And in the end, I think the nervous energy of the audience seemed to actually invigorate the cast. The whole company was uniformly tight, and right out of the gate Alex hit every cue and every gag as if he’d been performing it for months. Much Ado About Nothing is Shakespeare’s answer to the golden age of screwball comedies: an Elizabethan His Girl Friday or Bringing Up Baby. The “merry war” waged between Benedick and Beatrice is the heart of the play, and no doubt the longstanding chemistry between Tennant and Tate was one of the production’s most precious assets.  But even knowing how natural the chemistry between Tate and Tennant can be from Season 4 of Doctor Who, it is difficult for me to imagine it could have been stronger – or more laugh out loud funny – than what I saw that night between her and Beckett.  

Tom Bateman as Claudio
The rest of the cast was also uniformly strong. Adam James’ Don Pedro was a high energy charmer – spot on for the Prince. James (most familiar to me from a two-time guest spot on BBC’s Hustle) was a joy to watch on stage, and when he spoke, you could look nowhere else. The Prince is a juicy role, but to be true to the story, his likeability needs to be balanced by his capriciousness, especially the ease and eagerness with which he takes on the machinations which are so central to the show’s plot. Spurned by Beatrice, Don Pedro is the one who initiates the plan which brings Beatrice and Benedick together (a deception which of course ends well), but those same aspects of his character also lead him to conspire with Claudio on the plan to publicly humiliate poor Hero on her wedding day when they believe her to be unfaithful. There’s a dangerous quality to the Prince: quick to act, but unreflective and callous with the lives and feelings of others, even (it has to be said) Benedick and Beatrice.

Claudio (played by newcomer Tom Bateman, in his professional debut) has a much trickier road to travel. While Don Pedro can leave the stage by the show’s end with his roguishness intact, Claudio has a lot to atone for between Act IV and Act V for the play’s final moments to work. His cruel treatment of Hero – motivated, to be sure, by genuine and deep feelings of betrayal and hurt – cannot be easily pushed aside by most audiences. Bateman plays the part well and with confidence, and Rourke’s direction helps immeasurably, allowing their Claudio to come across with balance and sensitivity.        
The best comedies of Shakespeare have elements of subtle (and not-so-subtle) darkness – Malvolio’s fate in Twelfth Night always haunts me long after that play ends – and Much Ado is no exception. To the director’s credit, she didn’t shy away from these moments – often highlighting them. Notably, the wedding scene in Act IV was horrifying to witness. With the cruelty of Claudio, the anguish of Hero, and the portrayal of a father who, for several key minutes, appears to value his own reputation over his daughter’s life, it was difficult to not turn away. It is a lot of weight for a comedy to bear, especially so close to its end. It is always surprising to be reminded that Act IV of Much Ado bears an uncomfortable similarity with Act IV of Romeo and Juliet, and Rourke makes those parallels all the more emphatic by taking Claudio to the brink of Romeo’s fate. Believing himself responsible for his death, the production shows us Claudio, overwhelmed by grief and guilt, stumbling drunkenly to Hero’s ‘tomb’, a boombox in one hand and a gun in the other. (The dialogue-free scene was so dramatic that for an uneasy few seconds, I genuinely thought I’d forgotten how the show usually ends!) Having Claudio flirt with a guilt-ridden suicide attempt before reluctantly agreeing to his scripted penance (marrying “Hero’s cousin” in the play’s final scene) does a lot to bring Claudio closer to his required redemption.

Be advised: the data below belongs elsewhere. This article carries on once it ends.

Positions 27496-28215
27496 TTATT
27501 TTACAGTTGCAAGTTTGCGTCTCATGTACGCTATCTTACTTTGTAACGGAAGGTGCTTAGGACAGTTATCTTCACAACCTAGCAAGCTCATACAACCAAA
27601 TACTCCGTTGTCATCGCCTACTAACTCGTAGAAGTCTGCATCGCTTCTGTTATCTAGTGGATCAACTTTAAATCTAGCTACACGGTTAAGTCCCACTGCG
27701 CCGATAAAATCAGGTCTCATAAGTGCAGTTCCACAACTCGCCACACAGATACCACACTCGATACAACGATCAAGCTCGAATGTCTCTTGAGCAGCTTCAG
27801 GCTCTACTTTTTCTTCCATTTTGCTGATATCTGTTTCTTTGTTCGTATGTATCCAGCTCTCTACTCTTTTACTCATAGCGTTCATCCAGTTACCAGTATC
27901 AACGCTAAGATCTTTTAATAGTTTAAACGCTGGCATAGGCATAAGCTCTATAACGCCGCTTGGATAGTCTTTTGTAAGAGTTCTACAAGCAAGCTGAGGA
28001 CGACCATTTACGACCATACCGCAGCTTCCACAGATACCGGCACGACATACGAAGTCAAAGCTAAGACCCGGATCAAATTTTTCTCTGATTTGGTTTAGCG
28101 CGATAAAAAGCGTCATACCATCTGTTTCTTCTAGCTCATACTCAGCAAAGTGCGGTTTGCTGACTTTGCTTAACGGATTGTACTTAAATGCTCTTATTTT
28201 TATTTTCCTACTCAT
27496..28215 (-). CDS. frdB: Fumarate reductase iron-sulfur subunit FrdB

Alex Beckett, Jessica, and me after the show
But in the end, the night belonged to Alex Beckett. With only two-hours notice (and with an audience no doubt determined to be disappointed), he stepped firmly into a world-class production, and brought it home. At the curtain calls, the crowd gave Beckett a well-deserved standing ovation. It was, quite simply, a remarkable night at the theatre.

That evening reminded me precisely what the real joy of attending theatre can be. Live performances are unpredictable, and that is often what is best, and sometimes what is worst, about them. But in the end you go to live production knowing that, whatever else happens, you are going to see a singular performance. Even with identical casts and crew, the fact is that no two live performances are ever the same. But that night this was particularly true: we saw an amazing show, yes, but it was also truly a show that no-one else had ever seen before.  We were treated to a unique combination of the seamlessness of a well-oiled machine – a show over 3 months into its mostly sold-out run – and the thrill of an opening night!

Catherine Tate had set the tone right off the bat: that night, we were all in something together. One of the unique features of live theatre comes from that connection that develops between the performers on the stage and the people in the audience over the course of a performance, a bond that ties everyone together into a temporary artistic community.  Jessica and I may not have seen David Tennant perform that night, but we left the theatre that evening elated and buoyant, having been a part something special and unrepeatable.

Much Ado About Nothing ran at Wyndham's Theatre in London from May 16-Sept. 3, 2011. 

Mark Clamen is a writer, critic, film programmer and lifelong television enthusiast. He lives in Toronto, where he often lectures on television, film, and popular culture.


  1. That reminds me: must get out to see more live theatre. Question: just what does "standing room" ticket mean? Are you literally in the aisles?

  2. From my experience, "standing room" accommodation can vary from theatre to theatre, but I have always had good luck with it. In this instance, we were among only a dozen or so, standing up (leaning, really) against the back wall of the first floor of seating, what is sometimes called the "orchestra" and in this theatre was called "the stalls." (I suspect standing or sitting in aisles would be a fire hazard, and probably against the law...) So, we didn't have seats, but it really wasn't an issue. And our view was almost completely unobstructed -- and certainly no worse than the audience members who were seated directly to our left.